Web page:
Anyone who has ever built a distributed system must have considered the issue of communication between the components of the system. A message broker can typically be used to provide certain communication features or properties, such as temporal decoupling or reliability. This especially applies to data exchange between applications, where the distributed system consists of a collection of systems that exchange messages with each other.
Next comes the tricky matter of choosing a broker. Ideally, this choice should be based on the expected communication properties. Different views and different ways of understanding a problem can lead to a great deal of discussion about this choice. Moreover, with human organizations being what they are, sometimes less factual considerations come into play:
NOTE 1: An inappropriate choice doesn’t mean that “it won’t work”; it just means you will introduce some biases and/or require compensation mechanisms that might be clumsy and of uncertain effectiveness on the one hand, and expensive to implement on the other hand.
NOTE 2: This could easily lead to the conclusion that several types of brokers are required over the whole perimeter of the distributed system. It is even possible that several types of brokers could also be required for a given communication (message flow).
In my experience, the two biases just described are especially relevant when the choice is between a log-based broker and a queue-based or subscription-based broker (as defined by the Gartner classification, see the note below). This is the main subject of this article.
Let’s start with a quick review of the terminology related to types of brokers.
Let’s add a brief note on the different message categories.
At first sight, this distinction does not seem very useful if stated in this way. These shortcuts are mnemonic devices that encompass several considerations, which are described below. Finally, you could compare it to Tortuga Island: you don’t know how to go there unless you have already been there. These shortcuts are only effective if you know what’s behind them.
We will gradually get to the bottom of this in the following sections.
One of the first interesting questions to ask is: does the sender system have a specific intention when it sends one message in particular? Is it expecting something to happen at the other end of the line? Or does it need something to happen so it can continue doing its job?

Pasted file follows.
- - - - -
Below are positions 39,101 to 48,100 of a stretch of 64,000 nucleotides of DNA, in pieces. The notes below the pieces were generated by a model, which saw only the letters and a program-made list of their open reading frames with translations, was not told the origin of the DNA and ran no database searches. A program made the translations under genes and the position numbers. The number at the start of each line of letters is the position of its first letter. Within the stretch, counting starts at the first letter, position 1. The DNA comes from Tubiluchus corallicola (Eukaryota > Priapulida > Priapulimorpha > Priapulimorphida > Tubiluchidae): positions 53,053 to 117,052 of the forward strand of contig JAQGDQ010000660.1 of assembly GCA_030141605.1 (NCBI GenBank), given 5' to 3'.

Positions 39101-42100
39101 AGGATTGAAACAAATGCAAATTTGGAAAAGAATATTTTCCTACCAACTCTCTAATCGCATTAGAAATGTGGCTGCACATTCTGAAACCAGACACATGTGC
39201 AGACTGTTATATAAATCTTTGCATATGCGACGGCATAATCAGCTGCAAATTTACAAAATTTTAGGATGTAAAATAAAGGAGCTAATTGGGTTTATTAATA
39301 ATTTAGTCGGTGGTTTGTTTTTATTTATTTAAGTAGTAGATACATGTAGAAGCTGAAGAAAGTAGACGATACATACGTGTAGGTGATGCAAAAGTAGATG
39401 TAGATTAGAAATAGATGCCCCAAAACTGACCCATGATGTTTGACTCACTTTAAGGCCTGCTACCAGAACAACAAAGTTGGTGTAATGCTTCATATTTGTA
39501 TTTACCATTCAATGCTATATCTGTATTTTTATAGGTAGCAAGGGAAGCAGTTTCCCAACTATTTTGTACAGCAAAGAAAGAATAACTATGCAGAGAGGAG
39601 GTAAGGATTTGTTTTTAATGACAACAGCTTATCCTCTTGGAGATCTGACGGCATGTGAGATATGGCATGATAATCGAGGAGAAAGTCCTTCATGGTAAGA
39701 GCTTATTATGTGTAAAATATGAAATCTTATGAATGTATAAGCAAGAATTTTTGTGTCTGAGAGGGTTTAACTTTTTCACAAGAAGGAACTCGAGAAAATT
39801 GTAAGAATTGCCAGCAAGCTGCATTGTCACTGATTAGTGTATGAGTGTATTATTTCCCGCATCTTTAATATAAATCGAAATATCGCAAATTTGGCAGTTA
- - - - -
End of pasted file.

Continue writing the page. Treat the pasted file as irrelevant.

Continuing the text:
If not, this system can be considered a data supplier, which informs the rest of the world of something only it knew about at a time T. This could be:
If not – in other words, if the sender has an expectation for the future – then writing in a log is probably not the most efficient solution. Instead, the “producer” will issue a command and in fact will then behave like a client consuming a service. This command might need:
Here I have focused on the producer’s expectations, but the same type of question can and should be asked from the consumer’s point of view. In the next paragraph, we will see that expectations can differ widely.
In the previous paragraph, I indirectly introduced the problem of relationships between systems via the concept of expectation or intention (implication: the producer’s intention with regard to the consumer(s)).
But this problem goes much further than just finding out what the producer expects. The consumer can also have expectations that do not necessarily align perfectly with what the producer wants. This comes as no surprise, since all of this is well documented and much discussed in the field of Domain Driven Design (DDD which, incidentally, is incredibly rich, informative, and efficient on many levels). Here I am going to take a rough but effective shortcut. For the purposes of our discussions, a message broker will materialize (or rather, drive) a border between two contexts (more concretely, and as a first approximation, between two systems).
Except that, in reality, it’s a bit like the border between two countries: a border has two sides, and the formalities for going from one country (context) to the other depend on the agreements (relationships) between the countries.
Let’s take an example: a warehouse management system provides an almost real-time flow of stock updates. In return for these stock updates, it expects nothing in particular from any consumer. It just says ‘to whom it may concern’ that a particular item has left a certain warehouse in a stated quantity (the same for incoming stock). Whether or not another system is listening to these updates makes no difference to it. No matter what, the stock movement took place, regardless of whether or not anybody is interested.
On the other side of the border, there are systems or partners (such as retail outlets or shopping websites) that need updates, but only for a specific subset of the stock, and possibly at a lower frequency, to supply their own internal cache (for example, once every night). We could also imagine another consumer being interested in all the updates, in order to perform predictive calculations with a view to adjusting the activity of a production line.
In that scenario, the producer clearly cannot accommodate the conflicting demands of the different consumers. You could take it one step further and say that those demands are not the producer’s problem.